Croatia was almost as amazing.

To be honest, I think our enchantment with Slovenia doesn’t do Croatia any favours. Had we visited Croatia first, we might have liked it a little more, but now it almost feels like Slovenia’s ugly red-headed stepsister (sorry red-heads, it’s just an expression!). Croatia is anything but ugly. Think red-tiled roofs, fortress cities the colour of dark sandstone, and an ocean so deep blue your heart aches for it. I can understand why Dubrovnik captured the imagination of the location scout who picked it to be King’s Landing.

Did this trip fill the creative well? Indeed! I have at least three new story ideas and a wealth of beautiful settings for them to take place in. I am always inspired by travel, and while I don’t write any words while I’m on the road, my imagination is sparked by the places I visit.

So now we’re back home and everything is that dull shade of grey that overlays a mundane life. Sure, I’m happy to sleep in my own bed again, and not to have to share my bathroom with twenty-odd strangers anymore, but I’d rather be exploring a winding mountain road, or letting my imagination wander through the twists and turns of a medieval castle, or eat cream cake for breakfast (seriously people, why is this not a staple food?).

Slovenian cream cake – yum!

To combat this dour state of mind, I’ll be diving straight back into Ambrose’s adventures at every possible opportunity I get. My life may not be as exciting as his is, but at least I get to live vicariously through him. I hope you’ll join me on one of his adventures very soon.

Have you been to Slovenia or Croatia? Did you love it? Do you get post-holiday blues too? Where is your favourite fictional setting in real life?

Filling the Creative Well

I’m a big fan of Joanna Penn from the Creative Penn, and lately Books and Travel, and she often talks about filling the creative well. Joanna lives my best life – an escapee from the corporate IT world, now a full-time author who resides in Bath in the UK, she often goes on research trips to Europe, Asia and the US, and takes frequent days off to visit art galleries, museums and Gothic graveyards. Joanna says it’s important to do things that inspire you.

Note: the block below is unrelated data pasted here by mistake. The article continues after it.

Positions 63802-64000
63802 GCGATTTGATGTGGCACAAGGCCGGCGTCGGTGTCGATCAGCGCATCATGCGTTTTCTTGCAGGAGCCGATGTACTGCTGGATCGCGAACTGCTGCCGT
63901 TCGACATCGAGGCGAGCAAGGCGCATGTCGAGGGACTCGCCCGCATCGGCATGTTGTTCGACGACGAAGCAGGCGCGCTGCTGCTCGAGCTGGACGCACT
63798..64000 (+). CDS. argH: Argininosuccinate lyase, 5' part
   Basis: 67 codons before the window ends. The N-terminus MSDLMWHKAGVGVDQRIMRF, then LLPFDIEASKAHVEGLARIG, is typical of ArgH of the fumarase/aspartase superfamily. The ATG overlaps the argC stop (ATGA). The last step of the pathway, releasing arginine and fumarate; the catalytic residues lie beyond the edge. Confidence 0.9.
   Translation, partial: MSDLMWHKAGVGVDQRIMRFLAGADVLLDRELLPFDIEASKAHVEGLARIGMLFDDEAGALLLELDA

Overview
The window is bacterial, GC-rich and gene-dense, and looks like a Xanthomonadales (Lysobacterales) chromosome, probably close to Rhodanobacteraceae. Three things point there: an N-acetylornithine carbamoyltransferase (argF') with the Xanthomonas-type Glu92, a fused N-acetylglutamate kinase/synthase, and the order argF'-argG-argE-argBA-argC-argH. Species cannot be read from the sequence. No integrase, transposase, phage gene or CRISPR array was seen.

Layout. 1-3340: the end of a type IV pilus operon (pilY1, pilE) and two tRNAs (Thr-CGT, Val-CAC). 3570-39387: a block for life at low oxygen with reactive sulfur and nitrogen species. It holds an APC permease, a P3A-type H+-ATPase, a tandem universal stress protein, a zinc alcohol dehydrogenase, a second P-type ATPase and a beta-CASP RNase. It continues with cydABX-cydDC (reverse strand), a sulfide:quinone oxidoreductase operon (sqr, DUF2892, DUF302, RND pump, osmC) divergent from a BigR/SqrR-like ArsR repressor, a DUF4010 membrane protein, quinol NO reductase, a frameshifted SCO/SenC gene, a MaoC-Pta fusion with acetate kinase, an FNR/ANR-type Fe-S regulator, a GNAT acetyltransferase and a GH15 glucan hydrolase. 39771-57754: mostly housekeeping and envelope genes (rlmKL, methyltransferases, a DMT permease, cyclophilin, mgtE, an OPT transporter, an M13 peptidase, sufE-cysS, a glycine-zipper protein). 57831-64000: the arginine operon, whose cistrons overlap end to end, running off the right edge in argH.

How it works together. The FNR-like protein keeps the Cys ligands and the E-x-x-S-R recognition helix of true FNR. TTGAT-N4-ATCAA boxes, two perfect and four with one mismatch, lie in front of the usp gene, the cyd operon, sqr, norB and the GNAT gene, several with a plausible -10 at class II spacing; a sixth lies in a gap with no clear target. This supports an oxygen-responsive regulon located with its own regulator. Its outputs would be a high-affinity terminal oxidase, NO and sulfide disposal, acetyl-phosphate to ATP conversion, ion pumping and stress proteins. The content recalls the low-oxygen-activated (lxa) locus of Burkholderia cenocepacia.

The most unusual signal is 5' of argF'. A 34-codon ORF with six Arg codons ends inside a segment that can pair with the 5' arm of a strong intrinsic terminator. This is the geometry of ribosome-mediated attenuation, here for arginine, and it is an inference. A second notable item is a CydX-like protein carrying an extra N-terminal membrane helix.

I’m inspired by travel. All my urban fantasy stories are set in places that I’ve been to or like to visit someday, and even my fantasy settings are informed in some way by places in the real world. Each installment of my Mythical Menagerie series is set in one of Europe’s great cities – so far London, Paris, Cardiff and Rome, with more coming – and even its prequel, Keeper of Exotic Animals, which is set in an undisclosed mountainous location, reminds a little of Alpine country.

My husband and I used to travel quite a lot before our little one arrived. Living in South Africa, overseas travel is an expensive luxury that most people can’t afford, but we decided from the start that it would be a priority for us, and so we set our Rands aside and we do without fancy cars, a grand house or designer clothes, and we take our lunch to work in Tupperware boxes and drink coffee from the office supply. But once a year, we get to go somewhere exciting.

When the baby arrived, all of that went out the window. I’m not brave enough to endure a 12-hour flight with a toddler, so for four years we stayed put, biding our time, scratching our itchy feet by watching the Travel Channel or reading books set in exotic locations. And writing them too, in my case.

But now my son is 3.5 years old, my 40th birthday is a couple of weeks away and it’s time to fill that creative well again.

In a few days’ time, we’re hopping on a plane that will take us to Zagreb. We’re hiring a campervan and doing a three-week tour of the Balkans; starting off in Slovenia, winding our way down the coast of Croatia, exploring the mountains of Montenegro and discovering the history of Bosnia & Herzegovina. It’s a part of the world that I know very little about, but I expect it will be an amazing experience.

Will I come back inspired with new ideas and new stories? Probably. But most importantly, I’ll have filled the creative well again, one that has been running on empty for quite some time now, and I couldn’t be more excited about that.